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Story and photos by Marina Kazaryan, project assistant, Heifer Georgia.

Pheasants.
As the legend has it, in the 5th centuryA.D. King Vakhtang I Gorgasali was hunting in the woods, when his falcon caughta pheasant. Fighting in the air, both birds fell into a spring nearby and diedbecause the water was boiling hot. Astonished by such unusual naturalphenomenon, King Vakhtang ordered to build a town around the hot springs. Thisis how Tbilisi, the capital of Georgia, came to life. Ever since, pheasants wereconsidered almost as a symbol. However today they are not as easily found inthe natural habitat. So much more curious it is to learn that in a village ofTeleti several kilometers away from Tbilisi there is a farm breeding the wildbirds.


The Laliashvilis family.
The Laliashvilis are a family of six: Tengiz (40),his wife Ekaterine (37), daughters Teona (18) and Nino (3), son Giorgi (5) andhis mother Zhenia (68). Today they are owners of a developing pheasant farm,being a part of Heifer project. The beginning wasn’t easy though.


Since early youth Tengiz prepared himself for amilitary career. He completed the obligatory military service at 18, and eversince has been in the army serving all around the country. “We wouldn’t see himfor years sometimes”, says his wife Ekaterine. In the last military conflict severalyears ago Tengiz was wounded in the region of heart and was released fromservice. It was then that he decided to start a pheasant farm.


Pheasant breeding is quite an innovative branch ofagriculture in Georgia, Tengiz had to study the habits of the birds, experimentwith food and propagation. But several species that he owned were not enoughfor full-fledged farming. Family’s scarce income which was received fromselling incubators of his own construction could not cover costs for forage andveterinary needs.


Pheasants in the volary.
When Tengiz learned about Heifer International’sactivities in Georgia, he immediately decided to join. Here, as in everythingelse, his wife whom he has known since school days stood by his side. WithHeifer’s assistance Tengiz established a Farmers’ Association. Five originalfamilies got 15 “families” of pheasants, each consisting of one male and threefemales, as well as forage and additional training. “In a short period of timeI became quite a celebrity”, says Tengiz laughing. “People would hear about apheasant farm and come to see it, first from the neighboring villages and thenfrom more distant regions”. Some came as tourists but many got interested inthis new field.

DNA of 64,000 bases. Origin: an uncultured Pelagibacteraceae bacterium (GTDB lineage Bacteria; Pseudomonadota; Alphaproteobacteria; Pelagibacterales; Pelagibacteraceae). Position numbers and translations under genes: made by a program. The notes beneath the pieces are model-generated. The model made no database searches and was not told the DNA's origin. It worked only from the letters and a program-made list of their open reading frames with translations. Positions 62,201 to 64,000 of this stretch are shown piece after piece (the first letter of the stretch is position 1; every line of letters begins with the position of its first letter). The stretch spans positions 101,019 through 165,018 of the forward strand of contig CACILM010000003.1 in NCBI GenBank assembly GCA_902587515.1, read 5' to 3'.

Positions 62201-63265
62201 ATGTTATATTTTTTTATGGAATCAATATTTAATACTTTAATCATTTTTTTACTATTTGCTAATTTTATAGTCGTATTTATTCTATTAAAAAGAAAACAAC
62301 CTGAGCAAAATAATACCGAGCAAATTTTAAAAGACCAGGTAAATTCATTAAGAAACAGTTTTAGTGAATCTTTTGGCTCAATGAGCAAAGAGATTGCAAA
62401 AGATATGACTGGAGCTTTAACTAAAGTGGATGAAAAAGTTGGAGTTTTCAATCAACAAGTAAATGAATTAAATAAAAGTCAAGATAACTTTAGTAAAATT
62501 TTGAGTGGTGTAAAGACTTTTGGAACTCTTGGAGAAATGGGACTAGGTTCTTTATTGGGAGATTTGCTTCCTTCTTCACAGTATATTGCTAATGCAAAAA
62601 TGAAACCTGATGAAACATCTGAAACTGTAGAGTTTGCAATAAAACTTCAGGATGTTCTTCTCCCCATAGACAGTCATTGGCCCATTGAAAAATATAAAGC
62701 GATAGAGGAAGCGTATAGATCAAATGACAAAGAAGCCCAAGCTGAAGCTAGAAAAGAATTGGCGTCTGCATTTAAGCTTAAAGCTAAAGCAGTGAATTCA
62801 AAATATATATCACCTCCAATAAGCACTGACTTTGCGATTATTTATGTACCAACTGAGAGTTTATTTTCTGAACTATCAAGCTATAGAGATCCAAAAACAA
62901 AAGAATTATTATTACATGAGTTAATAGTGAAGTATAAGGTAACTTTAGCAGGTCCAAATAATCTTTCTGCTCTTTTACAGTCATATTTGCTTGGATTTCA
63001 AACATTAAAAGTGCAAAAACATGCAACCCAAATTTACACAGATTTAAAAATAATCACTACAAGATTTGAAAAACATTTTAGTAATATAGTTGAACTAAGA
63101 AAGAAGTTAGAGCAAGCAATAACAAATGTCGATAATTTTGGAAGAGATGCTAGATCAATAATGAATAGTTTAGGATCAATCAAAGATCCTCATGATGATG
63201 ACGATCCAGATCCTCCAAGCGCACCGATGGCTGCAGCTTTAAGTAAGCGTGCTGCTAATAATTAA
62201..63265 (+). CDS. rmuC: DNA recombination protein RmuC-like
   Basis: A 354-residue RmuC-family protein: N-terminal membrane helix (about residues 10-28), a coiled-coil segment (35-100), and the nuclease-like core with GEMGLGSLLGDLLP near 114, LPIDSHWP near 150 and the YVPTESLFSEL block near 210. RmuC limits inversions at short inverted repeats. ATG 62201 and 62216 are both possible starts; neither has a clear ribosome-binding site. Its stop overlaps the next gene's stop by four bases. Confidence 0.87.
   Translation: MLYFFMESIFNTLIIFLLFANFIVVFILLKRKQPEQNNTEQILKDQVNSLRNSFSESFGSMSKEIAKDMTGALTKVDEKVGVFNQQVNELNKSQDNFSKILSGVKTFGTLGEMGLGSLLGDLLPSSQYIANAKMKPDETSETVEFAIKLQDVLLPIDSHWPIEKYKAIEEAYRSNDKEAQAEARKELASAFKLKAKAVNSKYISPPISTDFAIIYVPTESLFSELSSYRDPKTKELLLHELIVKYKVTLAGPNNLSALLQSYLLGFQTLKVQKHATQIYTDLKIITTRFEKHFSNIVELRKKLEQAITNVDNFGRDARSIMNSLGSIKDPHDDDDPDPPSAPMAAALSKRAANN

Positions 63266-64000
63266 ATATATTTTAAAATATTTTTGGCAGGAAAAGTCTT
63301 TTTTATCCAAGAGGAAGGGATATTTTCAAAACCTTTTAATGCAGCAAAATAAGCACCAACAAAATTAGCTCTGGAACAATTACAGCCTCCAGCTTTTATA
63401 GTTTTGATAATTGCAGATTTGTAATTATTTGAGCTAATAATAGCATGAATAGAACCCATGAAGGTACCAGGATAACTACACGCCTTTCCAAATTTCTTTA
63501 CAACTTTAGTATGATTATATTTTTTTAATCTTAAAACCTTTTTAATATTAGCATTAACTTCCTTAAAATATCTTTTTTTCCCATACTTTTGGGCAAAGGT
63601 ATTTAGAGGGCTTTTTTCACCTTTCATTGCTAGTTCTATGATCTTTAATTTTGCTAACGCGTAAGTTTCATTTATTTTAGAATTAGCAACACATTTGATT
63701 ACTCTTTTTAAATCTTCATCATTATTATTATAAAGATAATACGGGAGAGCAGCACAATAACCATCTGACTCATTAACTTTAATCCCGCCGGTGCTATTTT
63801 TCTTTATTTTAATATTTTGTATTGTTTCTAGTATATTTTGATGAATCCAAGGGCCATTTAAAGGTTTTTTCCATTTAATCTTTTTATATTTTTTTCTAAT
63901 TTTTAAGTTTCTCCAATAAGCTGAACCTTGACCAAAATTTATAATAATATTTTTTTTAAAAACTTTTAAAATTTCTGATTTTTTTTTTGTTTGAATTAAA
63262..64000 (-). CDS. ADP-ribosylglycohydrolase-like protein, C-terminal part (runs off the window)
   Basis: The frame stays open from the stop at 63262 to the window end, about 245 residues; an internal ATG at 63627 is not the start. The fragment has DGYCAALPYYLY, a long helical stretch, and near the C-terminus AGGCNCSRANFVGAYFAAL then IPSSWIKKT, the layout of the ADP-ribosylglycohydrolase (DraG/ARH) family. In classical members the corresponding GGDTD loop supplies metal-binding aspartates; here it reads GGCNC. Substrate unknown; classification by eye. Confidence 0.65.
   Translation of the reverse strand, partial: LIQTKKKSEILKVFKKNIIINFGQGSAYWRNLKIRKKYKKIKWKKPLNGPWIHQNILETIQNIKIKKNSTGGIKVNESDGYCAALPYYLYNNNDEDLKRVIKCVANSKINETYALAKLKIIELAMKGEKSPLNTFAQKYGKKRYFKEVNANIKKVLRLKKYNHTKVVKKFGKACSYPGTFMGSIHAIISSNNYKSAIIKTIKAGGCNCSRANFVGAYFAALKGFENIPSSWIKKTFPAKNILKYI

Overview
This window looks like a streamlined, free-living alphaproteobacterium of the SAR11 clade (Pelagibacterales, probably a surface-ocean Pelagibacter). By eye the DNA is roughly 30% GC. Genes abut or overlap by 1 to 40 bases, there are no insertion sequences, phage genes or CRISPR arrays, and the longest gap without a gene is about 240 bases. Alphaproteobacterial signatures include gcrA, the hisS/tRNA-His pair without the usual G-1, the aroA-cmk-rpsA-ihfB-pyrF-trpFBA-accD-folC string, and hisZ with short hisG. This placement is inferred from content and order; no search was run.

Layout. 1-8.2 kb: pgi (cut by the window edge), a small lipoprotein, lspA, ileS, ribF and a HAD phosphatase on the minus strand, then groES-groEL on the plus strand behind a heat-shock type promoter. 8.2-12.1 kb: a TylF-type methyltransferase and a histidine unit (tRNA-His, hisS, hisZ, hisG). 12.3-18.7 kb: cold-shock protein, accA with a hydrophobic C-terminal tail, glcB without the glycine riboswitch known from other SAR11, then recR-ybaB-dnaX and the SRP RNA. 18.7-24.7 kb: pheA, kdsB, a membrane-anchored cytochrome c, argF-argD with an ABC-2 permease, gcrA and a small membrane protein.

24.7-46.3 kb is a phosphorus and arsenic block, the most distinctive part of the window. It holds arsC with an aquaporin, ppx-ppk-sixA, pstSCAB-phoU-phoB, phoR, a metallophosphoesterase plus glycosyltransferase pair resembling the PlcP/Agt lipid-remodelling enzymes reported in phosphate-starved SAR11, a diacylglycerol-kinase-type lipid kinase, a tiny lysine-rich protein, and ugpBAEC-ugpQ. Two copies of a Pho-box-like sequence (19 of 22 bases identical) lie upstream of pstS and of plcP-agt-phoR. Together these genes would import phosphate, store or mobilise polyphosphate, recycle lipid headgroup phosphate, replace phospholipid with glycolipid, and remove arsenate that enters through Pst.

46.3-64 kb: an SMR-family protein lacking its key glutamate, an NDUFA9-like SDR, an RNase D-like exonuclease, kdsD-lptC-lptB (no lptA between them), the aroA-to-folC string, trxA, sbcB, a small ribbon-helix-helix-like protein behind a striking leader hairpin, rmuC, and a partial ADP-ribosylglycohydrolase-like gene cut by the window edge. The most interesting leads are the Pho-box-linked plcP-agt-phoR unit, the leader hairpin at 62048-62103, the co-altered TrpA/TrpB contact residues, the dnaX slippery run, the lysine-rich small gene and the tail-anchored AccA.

Tengiz near the incubator.
This year Tengiz has already started the firststage of giving away nestlings in the Pass on Gift tradition of Heifer, andmeanwhile he is already preparing the second generation of receiving families,provides them with training in pheasant breeding and helps building incubators.“It’s a new area and people are eager to get involved because it opens up newopportunities”, explains Tengiz. When correctly treated, pheasants grow quitelarge, have tasty meat and are profitable for sale. Tengiz already has severaloffers for purchase of pheasants. He also wants to prepare a certain part ofbirds for wild nature and release them into their natural environment to restoretheir traditionally large but today considerably decreased population.


Laliashvili’s elder daughter Teona became a studentof pharmaceutics last year, and their son Giorgi will go to school in theautumn. Their living standards have considerably improved, today they can allowthemselves heating and better products. The family has purchased a computerwhich is used for children’s education and for collecting more information onpheasants breeding and treatment. Tengiz built a complex of open-air cageswhere pheasant families can breed. In spring he plans to lay out a gardenaround the cages.


Tengiz with his children, taking care of the birds.
And it is not only economical conditions that haveimproved with the beginning of the project. “When I returned home after theinjury, poor income and unemployment were torturing me”, remembers Tengiz. “Istarted having serious psychological problems. Today I simply have no time for depression”.Everyone in the family have their part in the farm’s everyday life, from theyounger kids to the elderly granny who is very fond of their new inhabitants.Pheasant breeding consumes enough labour, keeping the entire family occupied.Birds must be fed, cages cleaned, eggs collected and you always have to keep aneye on new families to make sure the breeding goes the right way and does notspoil the pedigree.


“After all the difficulties we’ve been through,this farm returned Tengiz to the family”, says Ekaterine. “We will always be gratefulto Heifer International for giving us this opportunity to develop ourinitiative and making us even more united”.

Author

Brooke Edwards

Brooke Edwards is from Little Rock, Arkansas, and started working at Heifer International in 2009 as a writer. She has a master's in social work and a bachelor's degree in psychology. She is married, a mother of two, and a wannabe urban farmer, raising her own chickens and killing most of her vegetable crops.